He keeps you guessing.
Hettiarachchi tells us that the modern style of speech-making has transitioned from a theatrical monologue to a conversation with the audience.
There are several theatrical elements to Hettiarachchi’s speech, but they’re done in a way to connect with the audience rather than dive deeper into himself.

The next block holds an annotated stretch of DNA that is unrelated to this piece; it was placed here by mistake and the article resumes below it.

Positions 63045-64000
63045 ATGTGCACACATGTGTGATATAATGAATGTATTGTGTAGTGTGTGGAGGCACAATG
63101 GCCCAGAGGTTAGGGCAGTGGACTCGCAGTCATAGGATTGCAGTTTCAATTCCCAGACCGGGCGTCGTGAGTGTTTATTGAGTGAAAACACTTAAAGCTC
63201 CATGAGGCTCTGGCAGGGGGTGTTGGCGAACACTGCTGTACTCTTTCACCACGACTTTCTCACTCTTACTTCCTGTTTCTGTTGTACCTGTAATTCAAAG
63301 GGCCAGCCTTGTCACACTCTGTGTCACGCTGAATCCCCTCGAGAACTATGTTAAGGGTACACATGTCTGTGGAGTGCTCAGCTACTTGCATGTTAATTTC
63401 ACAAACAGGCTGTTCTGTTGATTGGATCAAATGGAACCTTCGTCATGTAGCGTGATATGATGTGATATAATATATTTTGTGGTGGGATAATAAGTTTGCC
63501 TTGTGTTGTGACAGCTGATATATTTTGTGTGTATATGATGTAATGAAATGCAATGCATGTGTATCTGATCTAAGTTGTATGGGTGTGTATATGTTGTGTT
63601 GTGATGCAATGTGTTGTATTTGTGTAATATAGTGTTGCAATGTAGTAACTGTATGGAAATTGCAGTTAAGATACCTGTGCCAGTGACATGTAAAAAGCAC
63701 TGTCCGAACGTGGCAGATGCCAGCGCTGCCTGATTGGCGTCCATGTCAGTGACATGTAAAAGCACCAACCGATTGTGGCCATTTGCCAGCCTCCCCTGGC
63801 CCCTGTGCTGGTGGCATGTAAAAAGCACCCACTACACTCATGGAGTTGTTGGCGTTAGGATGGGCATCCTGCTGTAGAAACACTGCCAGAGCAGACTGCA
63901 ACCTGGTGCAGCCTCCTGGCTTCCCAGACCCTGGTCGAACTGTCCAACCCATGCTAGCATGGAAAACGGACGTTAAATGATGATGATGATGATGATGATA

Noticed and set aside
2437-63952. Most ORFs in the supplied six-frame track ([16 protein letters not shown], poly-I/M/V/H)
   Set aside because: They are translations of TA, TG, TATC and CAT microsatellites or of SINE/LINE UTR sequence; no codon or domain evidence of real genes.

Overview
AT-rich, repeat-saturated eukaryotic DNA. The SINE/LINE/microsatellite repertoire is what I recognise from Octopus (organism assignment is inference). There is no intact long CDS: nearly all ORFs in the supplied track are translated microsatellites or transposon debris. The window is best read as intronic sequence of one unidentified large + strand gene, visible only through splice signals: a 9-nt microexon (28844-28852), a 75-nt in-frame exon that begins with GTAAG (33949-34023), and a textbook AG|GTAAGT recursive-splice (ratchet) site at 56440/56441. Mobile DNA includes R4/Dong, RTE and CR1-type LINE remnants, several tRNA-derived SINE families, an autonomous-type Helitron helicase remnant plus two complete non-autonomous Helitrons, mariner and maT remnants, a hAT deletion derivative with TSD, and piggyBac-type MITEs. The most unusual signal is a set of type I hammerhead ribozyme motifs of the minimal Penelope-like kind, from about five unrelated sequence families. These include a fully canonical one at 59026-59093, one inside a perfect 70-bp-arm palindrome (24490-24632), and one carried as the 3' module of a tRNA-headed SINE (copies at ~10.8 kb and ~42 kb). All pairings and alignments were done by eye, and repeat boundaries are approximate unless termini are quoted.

He bookends his speech by holding a rose in his hands — the first time to pull the audience into his message and the second time to send them off with a laugh. He avoids being melodramatic or silly by finding a rhythm of silence and laughter, drama and humor.
“A speech has to be like a rollercoaster,” he tells us.